Government Minister, Nick Gibb, said it was crucial children were taught phonics from an early age to ‘develop a love of reading’ during a visit to Wetherby’s Crossley Street Primary School on Thursday (October 9).
During a visit to the ‘Outstanding’ school, the Minister of State for Schools and Families visited a number of classes and was impressed with the level of teaching and the children’s engagement during their lessons.
Mr Gibb first visited a Maths class and quizzed the students on their eleven times tables before observing students in a Geography lesson and said he was impressed with their general knowledge.
He said: “Alec Shelbrooke suggested I come to Crossley Street because it’s an ‘outstanding’ school and Alec is very passionate about education. I have to say, after looking around the school, it clearly is outstanding.
“The children are engaged, they know their tables fluently and they have very good general knowledge so I was very impressed with what I saw today.”
Teaching phonics in primary school is something Mr Gibb has advocated for a number of years and has stressed its importance in helping primary school students read fluently and effortlessly.
Mr Gibb said: “It’s crucial that they are taught their phonics very early on in primary school so they can get the mechanics of reading sorted out early.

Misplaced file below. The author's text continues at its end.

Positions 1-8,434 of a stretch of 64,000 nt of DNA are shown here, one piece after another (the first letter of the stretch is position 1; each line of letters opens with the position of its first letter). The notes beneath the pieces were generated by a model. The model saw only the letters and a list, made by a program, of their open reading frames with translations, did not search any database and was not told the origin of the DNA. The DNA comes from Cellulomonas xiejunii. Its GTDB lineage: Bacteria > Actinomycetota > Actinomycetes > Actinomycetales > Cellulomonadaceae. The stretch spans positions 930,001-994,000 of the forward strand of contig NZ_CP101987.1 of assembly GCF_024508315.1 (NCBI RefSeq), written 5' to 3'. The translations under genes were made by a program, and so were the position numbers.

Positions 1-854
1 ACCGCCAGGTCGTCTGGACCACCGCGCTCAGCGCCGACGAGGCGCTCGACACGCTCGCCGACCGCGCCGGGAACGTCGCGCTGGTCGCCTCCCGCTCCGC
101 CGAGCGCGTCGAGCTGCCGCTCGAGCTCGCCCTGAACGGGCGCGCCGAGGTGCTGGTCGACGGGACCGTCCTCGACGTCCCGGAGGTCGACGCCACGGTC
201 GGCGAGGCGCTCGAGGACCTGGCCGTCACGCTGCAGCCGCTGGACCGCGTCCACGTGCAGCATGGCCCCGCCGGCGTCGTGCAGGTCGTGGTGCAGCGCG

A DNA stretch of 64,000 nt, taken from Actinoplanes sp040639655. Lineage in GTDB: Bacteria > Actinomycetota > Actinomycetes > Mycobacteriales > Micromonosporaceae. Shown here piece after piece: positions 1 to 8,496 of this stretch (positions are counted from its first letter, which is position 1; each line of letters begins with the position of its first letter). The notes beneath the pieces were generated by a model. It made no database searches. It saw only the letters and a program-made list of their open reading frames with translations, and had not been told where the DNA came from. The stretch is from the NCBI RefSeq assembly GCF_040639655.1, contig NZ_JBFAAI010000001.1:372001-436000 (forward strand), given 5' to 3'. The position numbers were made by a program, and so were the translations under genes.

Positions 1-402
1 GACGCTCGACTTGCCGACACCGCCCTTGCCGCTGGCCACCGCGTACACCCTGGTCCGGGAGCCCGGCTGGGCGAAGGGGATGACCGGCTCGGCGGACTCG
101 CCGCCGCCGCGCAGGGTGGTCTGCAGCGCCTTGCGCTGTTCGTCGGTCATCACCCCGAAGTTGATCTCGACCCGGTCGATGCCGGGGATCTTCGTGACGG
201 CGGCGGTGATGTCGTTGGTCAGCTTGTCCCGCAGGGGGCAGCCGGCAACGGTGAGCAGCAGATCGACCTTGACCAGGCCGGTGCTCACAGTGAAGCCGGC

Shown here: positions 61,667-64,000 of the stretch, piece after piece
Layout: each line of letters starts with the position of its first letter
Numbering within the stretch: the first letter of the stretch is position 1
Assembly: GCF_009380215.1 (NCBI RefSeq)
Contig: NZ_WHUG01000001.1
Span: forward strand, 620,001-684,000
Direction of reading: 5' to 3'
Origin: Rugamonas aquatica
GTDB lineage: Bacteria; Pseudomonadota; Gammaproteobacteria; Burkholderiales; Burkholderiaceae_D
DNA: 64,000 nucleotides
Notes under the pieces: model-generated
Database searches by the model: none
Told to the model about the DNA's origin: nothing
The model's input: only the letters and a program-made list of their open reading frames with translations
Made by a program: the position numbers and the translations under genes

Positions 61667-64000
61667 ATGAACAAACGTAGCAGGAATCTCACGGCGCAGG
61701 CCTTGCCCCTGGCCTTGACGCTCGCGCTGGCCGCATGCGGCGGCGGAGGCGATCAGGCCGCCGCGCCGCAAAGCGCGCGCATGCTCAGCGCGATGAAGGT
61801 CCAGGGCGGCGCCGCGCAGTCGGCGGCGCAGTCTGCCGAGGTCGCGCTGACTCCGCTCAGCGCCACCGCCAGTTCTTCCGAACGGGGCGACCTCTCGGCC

“They can then spend four or five years in primary school, developing their reading ability, becoming faster readers and developing a love of reading books.
“We saw today children going to collect their library books and they’ve only been here four weeks. We saw in Year 5 a real passion for books.
“I have those conversations with Year 6’s and Year 5’s in lots of schools that I visit and what you can tell from that is, when you ask them about what their reading and you suggest the name of an author and you see hands go up enthusiastically, you know this is a school that encourages reading and that children are reading a lot.”
Elmet and Rothwell MP, Alec Shelbrooke, said it was important that children in Wetherby continued to receive a top-class education in order to ‘seemlessly flow’ into the world of work.
He said: “If you look at where the city of Leeds is going, obviously that being the main feeder city for Wetherby. With the HS2 project coming, multi-national companies are already looking at Leeds and we already have multi-national companies,
“It’s really important that we have children educated so that they can seemlessly flow into a city which is becoming a world city. These children who are being educated here, now, are going to be the first people in the work force who will be experiencing the first time HS2 is here.
“It’s really important to have that firm foundation in place because we’re only talking 20 years away and these are going to be people going into the world of work for the first time in a city which will look very different to the city today.”